Times Have Been Tough is a Worksystems Inc. PSA we created promoting Worksource Oregon. Furman Pictures played a leading production and post production role for this video production in Portland, Oregon.
Times Have Been Tough is a Worksystems Inc. PSA we created promoting Worksource Oregon. Furman Pictures played a leading production and post production role for this video production in Portland, Oregon.
I have been a producer for two nationally broadcast television series, one of which is currently airing out Outside television, and I’m working on developing a third. Through those experiences, I have learned that revealing the right information to the right people at the right time, while still protecting your creative idea, can be tricky.
It is a complicated process that takes into play personalities, who you know and current trends often more than the content of your idea; and usually means bring more to the table than just your idea… but that is a topic for another day.
Over the years, countless creative ideas have been stolen in the film and television industry. Many film companies and projects have gone under locked in legal battles. But there are ways to make the shady areas of negotiating more clear.
Monica Harris is an attorney who has worked in broadcast network and cable television and in the scripted and reality genres for nearly 20 years with companies like Viacom Media Networks, NBC-Universal Television and ABC/Walt Disney Television. I recently asked her to write an introduction on how to better protect creative content through the negotiating process.
Protecting Your Creative Content
Any successful writer or producer will tell you that coming up with a compelling concept for a series is really only half the battle; much of the heavy lifting occurs when the time comes to sell – or “pitch” – the concept. And therein lies the challenge, because the goal is not merely to persuade a prospective buyer to purchase your idea, but to also dissuade the buyer from using your idea without paying you for it.
Whether you are pitching an idea for an unscripted series or selling a script for a web series or sitcom, the fundamental rule of idea protection is the same: flesh out your idea on paper as much as possible, register your idea and make sure that you create a paper trail leading to anyone who has touched or seen your work.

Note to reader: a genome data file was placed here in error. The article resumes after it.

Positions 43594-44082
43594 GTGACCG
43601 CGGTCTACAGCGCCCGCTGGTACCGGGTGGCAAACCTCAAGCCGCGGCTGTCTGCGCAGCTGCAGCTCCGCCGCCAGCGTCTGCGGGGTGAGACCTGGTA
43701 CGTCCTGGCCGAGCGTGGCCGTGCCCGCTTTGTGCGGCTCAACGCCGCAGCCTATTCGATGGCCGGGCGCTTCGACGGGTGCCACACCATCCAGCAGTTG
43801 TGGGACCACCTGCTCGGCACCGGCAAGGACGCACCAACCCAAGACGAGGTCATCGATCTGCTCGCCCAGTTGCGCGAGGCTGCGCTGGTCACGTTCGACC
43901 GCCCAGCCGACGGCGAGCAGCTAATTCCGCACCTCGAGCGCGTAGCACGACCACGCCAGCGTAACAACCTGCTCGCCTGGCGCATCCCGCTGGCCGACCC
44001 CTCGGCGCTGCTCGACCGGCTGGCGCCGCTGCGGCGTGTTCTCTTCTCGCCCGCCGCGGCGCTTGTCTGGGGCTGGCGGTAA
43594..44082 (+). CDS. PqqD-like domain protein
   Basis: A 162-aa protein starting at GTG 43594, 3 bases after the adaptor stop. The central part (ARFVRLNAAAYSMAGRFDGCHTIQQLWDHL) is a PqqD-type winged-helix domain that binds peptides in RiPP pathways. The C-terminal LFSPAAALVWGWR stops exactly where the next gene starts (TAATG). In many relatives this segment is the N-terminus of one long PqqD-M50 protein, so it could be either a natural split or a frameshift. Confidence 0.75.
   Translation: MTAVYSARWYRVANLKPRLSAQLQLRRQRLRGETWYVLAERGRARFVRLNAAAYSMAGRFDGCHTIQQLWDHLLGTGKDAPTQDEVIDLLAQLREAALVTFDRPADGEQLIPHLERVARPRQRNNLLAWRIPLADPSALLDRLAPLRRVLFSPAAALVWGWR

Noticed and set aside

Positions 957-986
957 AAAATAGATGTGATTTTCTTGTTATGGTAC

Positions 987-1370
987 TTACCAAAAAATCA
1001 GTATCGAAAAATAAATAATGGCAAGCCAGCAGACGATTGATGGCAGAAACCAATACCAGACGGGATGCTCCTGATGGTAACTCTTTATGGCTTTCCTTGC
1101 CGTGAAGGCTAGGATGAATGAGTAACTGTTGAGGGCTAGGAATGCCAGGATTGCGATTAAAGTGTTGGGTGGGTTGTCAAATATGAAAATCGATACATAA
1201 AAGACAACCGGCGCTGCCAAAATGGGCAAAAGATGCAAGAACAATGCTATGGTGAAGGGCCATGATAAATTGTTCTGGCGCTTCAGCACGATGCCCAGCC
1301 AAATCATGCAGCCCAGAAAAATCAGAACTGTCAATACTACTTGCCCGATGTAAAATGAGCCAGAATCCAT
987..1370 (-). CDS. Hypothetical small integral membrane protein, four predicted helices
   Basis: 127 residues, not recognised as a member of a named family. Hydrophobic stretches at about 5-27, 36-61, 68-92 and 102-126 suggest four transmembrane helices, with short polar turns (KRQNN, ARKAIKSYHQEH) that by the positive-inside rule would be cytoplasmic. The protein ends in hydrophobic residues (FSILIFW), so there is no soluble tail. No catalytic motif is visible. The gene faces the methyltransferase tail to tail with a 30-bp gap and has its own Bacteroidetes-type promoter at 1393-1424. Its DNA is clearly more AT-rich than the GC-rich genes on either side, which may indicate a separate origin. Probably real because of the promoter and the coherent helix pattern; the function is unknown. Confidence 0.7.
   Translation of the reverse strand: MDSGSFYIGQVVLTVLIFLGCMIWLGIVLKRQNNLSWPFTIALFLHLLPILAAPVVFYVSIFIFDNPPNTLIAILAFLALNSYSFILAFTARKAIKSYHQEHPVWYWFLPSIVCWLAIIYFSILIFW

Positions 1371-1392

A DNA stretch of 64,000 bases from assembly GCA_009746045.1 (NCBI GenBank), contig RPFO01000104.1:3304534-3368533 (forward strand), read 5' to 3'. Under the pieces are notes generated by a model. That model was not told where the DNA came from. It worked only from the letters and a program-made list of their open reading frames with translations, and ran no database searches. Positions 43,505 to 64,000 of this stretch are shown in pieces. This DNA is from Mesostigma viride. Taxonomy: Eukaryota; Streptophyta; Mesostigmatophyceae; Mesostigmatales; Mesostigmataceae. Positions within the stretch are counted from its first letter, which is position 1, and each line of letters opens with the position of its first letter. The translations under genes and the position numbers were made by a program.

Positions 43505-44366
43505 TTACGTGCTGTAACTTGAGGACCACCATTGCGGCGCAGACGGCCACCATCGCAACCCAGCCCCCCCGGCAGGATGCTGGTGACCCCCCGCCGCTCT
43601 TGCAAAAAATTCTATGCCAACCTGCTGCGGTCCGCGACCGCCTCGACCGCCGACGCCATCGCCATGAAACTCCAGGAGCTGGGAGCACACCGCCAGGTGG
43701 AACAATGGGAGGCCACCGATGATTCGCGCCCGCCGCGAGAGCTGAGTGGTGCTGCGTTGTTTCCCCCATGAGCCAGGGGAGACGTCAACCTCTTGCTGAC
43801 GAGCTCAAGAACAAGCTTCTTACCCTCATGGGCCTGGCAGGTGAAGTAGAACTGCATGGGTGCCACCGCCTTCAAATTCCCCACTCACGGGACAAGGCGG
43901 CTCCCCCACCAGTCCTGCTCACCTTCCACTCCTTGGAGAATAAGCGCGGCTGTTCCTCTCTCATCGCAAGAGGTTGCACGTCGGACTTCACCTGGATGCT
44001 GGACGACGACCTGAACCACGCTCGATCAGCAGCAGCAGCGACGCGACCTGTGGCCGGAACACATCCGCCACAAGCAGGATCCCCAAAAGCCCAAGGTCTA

Fleshing Out Your Concept:
If you’ve written a script for a film or TV series, this isn’t a problem. You’ve already completed this step by reducing your vision to a recognizable and protectable format that includes characters, an established environment, scenes and dialogue. Fleshing out concepts for unscripted projects in the form of “treatments” is a bit more challenging and actually takes some practice to master. Experienced producers can create these in batches at a time, as they are accustomed to pitching these formats to production companies, studios and networks, but for the newcomer the task of formulating a compelling and sales-worthy treatment is often challenging. There are many resources online and classes that can assist the aspiring writer/producer in developing treatments, but the important thing to keep in mind for purposes of this discussion is that mere ideas cannot be protected under copyright laws. Therefore, the more detailed the treatment, the easier it is to protect the ideas contained in them. For example, it is much easier to protect a concept for a competition/elimination show that involves young couples on an island who engage in physical and mental challenges each week, and after being voted off are replaced with another couple from the viewing audience than it is to make the case for a reality show about couples on an island. You get the idea.
Registering Your Work:
This task is actually fairly simple. The Writers Guild of America (WGA) offers a relatively affordable registration process for members and non-members which allows them to register any script. Even better, the WGA permits writers to register multiple drafts of the same script, which has the advantage of allowing an artist to protect any changes, whether incidental or material, to the underlying concept. A change could be something as significant as the addition of a character or as minor as changing the dialogue in a scene.
Writers can register their scripts with either the WGAW or the WGAE (there are two offices of the WGA, located in Los Angeles and New York):
The cost of registration is nominal ($20 for non-members with the WGAW and $25 for non-members with the WGAE) , and it provides an independent, objective third party verification of the content of your work at a particular point in time. Speaking of “work”, WGA registration is also extremely valuable because it protects a broad range of material including treatments, synopses, outlines, and written ideas specifically intended for radio, television and film, video cassettes/discs, or interactive media. The WGAW Registry also accepts stageplays, novels and other books, short stories, poems, commercials, strategic marketing campaign, lyrics, drawings, music and other media work. So whether you come up with an idea for the next great reality series or a detailed marketing campaign, you can protect your written concept by registering it.
Submitting Your Work: